WASHINGTON – It’s not easy.

Sen. Bernie Sanders began his campaign for the Democratic presidential nomination with hopes of bringing millions of young voters into the political process. On Super Tuesday he got the youth vote, but it wasn’t enough.

According to Pew Research Center, generation Z and millennial voters make up 37% of the 2020 electorate. Their vote could be critically important to secure the Democratic nomination – if they vote.

Following his Super Tuesday losses to former Vice President Joe Biden, Sanders held a news conference at his campaign headquarters in Burlington, Vermont.

“We’re making some progress but historically everybody knows that young people do not vote in the kind of numbers that old people vote in. I think that will change in the general election,” Sanders said. “But to be honest with you, we have not done as well in bringing young people into the political process. It is not easy.

The Vermont senator is widely popular with young voters because of his focus on issues such as universal health care, environmental policy and student debt forgiveness. The left-leaning polling firm Data for Progress conducted a survey shortly before the Nevada caucuses that found Sanders winning 64% of voters under age 45.

But when put to the test, generation Z and millennial voters did not show up in high numbers on Super Tuesday. According to exit polls in Virginia, young voters comprised 13% of all voters in the state on Super Tuesday, compared with 16% in 2016. This downward trend was felt nationally in states including Alabama, North Carolina, South Carolina and Tennessee.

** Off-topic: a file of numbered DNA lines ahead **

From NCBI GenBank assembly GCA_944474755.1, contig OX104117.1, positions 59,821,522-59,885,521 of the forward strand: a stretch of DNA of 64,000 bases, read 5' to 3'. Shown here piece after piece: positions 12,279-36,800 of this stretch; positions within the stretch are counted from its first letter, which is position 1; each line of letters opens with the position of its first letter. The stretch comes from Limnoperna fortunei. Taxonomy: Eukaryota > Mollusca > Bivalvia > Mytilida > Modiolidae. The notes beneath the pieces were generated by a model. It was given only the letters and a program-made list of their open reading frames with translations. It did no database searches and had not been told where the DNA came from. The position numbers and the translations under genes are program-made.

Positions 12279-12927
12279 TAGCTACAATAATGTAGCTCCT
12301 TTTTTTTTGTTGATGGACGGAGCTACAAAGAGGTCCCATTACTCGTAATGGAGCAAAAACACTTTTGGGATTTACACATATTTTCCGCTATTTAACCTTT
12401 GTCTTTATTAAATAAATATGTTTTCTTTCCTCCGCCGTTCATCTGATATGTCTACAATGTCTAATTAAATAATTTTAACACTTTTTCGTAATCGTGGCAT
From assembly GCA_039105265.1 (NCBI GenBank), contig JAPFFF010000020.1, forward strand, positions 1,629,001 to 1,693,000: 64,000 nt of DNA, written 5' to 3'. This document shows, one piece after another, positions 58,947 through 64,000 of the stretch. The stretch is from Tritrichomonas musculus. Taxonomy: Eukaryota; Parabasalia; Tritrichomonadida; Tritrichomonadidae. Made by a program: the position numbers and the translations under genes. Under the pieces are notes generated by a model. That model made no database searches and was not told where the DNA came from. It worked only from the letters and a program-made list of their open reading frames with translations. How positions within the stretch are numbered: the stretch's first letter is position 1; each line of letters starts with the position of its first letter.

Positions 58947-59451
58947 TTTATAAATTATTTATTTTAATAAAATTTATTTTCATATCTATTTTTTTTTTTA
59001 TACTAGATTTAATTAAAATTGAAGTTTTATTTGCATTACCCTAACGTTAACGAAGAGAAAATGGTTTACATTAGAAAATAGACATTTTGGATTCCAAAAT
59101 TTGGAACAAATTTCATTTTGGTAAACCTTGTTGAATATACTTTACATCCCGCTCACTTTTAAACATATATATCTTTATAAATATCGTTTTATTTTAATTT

In order to win the Democratic nomination, Sanders will likely need higher youth turnout in every state.

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On Super Tuesday, across all the contests, exit polls showed that among voters under 30 years old, Sanders won 61% compared with Biden’s 17%. In the general election Sanders will not only need the majority of the youth vote to win, he also will need more young people to vote in much larger numbers than their primaries’ turnout.

On Friday, Sanders tweeted, “Young people: this is your election. You have a chance to transform this country. Vote!”

Miles Coleman is the associate editor of Sabato’s Crystal Ball, the University of Virginia Center for Politics’ nonpartisan newsletter on American campaigns and elections.

“Looking toward the general election, let’s say that [voters] end up nominating Bernie Sanders, a key part of that win would be turning out the youth vote,” Coleman said.

Despite lower young voter turnout for Super Tuesday this year compared with 2016nationally trends show young people’s turnout on an upward trajectory – possibly meaning 2020 Super Tuesday was just a blip.  If the long-term trend continues, it will bode well for a Sanders nomination.

The Center for Information & Research on Civic Learning and Engagement at Tufts University estimated that 31% of youth (ages 18-29) voted in the 2018 primaries, an increase from 21% in 2014.

Abby Kiesa, director of impact at CIRCLE, said there are a number of reasons for this jump.

“There were a lot of different people reaching out to young people, so it was some campaigns and the parties,” Kiesa said. “But at the same time, there were a lot of young people mobilizing, both around issues and around voter registration.”

Kiesa said the 2018 mass shooting at Stoneman Douglas High School in Parkland, Florida, in which 17 people were killed and injured 17 injured, precipitated conversations nearly two years before the election on connected the issue of gun violence to voting among young people.

“Making turnout jump by 20 points isn’t something you can do by just starting in August of an election year, it requires significant volunteers, it requires significant outreach in a number of communities,” Kiesa said

After Super Tuesday, however, Sanders has been hedging his youth bet by releasing a campaign ad featuring former President Barack Obama saying Sanders has, “great authenticity, great passion, and is fearless” in a clear attempt to appeal to traditional Democrats.

Coleman said higher youth voter participation in recent years can be attributed to many young people’s opposition to President Donald Trump’s policies.

“[Republicans have] been able to turn out the older voters and Bernie, if he gets to the election, he would be trying to flip that equation,” Coleman said.